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Why Preservatives Make a Better Mineral Makeup
By: Sam Dhatt
Posted: November 29, 2010, from the December 2010 issue of Skin Inc. magazine.
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It is important to understand that, because the skin is a thriving community of microbes, everything that touches it becomes their transport system. A makeup brush or applicator scoops up innumerable microorganisms with even one pass over cleansed skin. Unless the applicator or brush is discarded or disinfected each time it touches the skin—realizing that a woman typically passes the brush or sponge over the skin several times per application of bronzer, base, eye shadow and blush—entire colonies are introduced back into the pan or jar of cosmetic product each day. They proliferate exponentially, awaiting the arrival of new colleagues with the next product use.
Bacteria thrive in moisture, and this has been part of the appeal of mineral makeup: they are dry powders. It stands to reason that because mineral makeup contains no water in the formulations, no preservatives are needed to prevent the microbial proliferation that is ubiquitous. But here’s where it gets sticky—literally. Even if manufacturers ship promptly and even if the product moves briskly in the retail environment, clients are notorious for hanging on to their favorite cosmetic products long after the manufacturer’s suggested expiration date.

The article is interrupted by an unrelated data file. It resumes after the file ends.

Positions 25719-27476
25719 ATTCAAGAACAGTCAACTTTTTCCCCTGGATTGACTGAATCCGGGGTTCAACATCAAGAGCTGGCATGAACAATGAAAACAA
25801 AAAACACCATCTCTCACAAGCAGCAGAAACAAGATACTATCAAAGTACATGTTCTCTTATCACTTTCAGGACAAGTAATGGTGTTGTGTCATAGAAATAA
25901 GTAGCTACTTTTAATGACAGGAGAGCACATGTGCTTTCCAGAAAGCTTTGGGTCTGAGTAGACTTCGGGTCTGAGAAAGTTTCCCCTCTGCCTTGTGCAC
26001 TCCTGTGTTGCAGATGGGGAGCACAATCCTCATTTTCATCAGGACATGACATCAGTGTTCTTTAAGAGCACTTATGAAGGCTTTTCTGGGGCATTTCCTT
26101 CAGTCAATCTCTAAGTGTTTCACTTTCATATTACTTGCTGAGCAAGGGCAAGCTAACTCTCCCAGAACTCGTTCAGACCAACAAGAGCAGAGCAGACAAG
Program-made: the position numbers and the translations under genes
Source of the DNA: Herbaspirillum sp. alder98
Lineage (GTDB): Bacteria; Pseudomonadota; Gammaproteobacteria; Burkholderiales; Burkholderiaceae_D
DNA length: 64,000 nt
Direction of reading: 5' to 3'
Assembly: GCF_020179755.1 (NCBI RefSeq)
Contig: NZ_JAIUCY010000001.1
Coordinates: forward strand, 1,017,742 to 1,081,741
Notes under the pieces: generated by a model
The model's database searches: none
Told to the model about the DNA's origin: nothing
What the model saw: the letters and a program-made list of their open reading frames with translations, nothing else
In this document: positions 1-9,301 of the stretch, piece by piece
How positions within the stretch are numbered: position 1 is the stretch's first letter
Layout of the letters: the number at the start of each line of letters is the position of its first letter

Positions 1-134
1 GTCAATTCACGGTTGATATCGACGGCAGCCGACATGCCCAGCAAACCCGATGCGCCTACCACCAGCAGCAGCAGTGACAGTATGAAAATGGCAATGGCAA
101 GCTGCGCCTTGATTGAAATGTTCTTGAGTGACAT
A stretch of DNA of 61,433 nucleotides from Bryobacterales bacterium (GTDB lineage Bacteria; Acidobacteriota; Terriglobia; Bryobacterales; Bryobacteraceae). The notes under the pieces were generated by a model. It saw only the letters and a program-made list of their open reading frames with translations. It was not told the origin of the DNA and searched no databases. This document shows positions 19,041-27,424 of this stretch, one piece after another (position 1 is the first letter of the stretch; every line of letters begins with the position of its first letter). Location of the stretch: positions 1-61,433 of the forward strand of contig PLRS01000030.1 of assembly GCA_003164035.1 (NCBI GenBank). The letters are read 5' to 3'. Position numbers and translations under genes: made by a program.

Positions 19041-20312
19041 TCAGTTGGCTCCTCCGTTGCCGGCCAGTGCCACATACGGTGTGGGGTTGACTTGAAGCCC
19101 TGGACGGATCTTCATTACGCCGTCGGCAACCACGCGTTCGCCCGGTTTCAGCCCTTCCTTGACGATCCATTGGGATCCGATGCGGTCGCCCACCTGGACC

Also consider that makeup is often stored in steamy, warm, damp places, such as the bathroom, and the surfaces and even the air of the bathroom is often laden with an abundance of intestinal flora. These persistently find their way into any product used there.
These microbial concentrations often cause mild infections and irritations. For instance, conjunctivitis is commonly caused by one of the Staph family, which is one of the largest groups of bacteria composing normal flora. Consumers may presume that ingredients listed on a cosmetic package are causing an allergic or inflammatory response in their skin, when in fact they may be reacting to the bacterial omnipresence.
Given this knowledge, the case for preservatives—even in mineral makeup—is irrefutable. So the question becomes, what makes a great preservative? Parabens were the answer until recently. Parabens are a food-grade preservative derived from benzoic acid that operate as a broad-spectrum antimicrobial. Although links between parabens and disease are not conclusive, recent controversy and media concern has turned a large portion of public opinion against this once-common solution. (Editor’s note: See “The Truth About Parabens” by Carol and Robert Trow, which appeared in Skin Inc. magazine’s July 2010 issue.)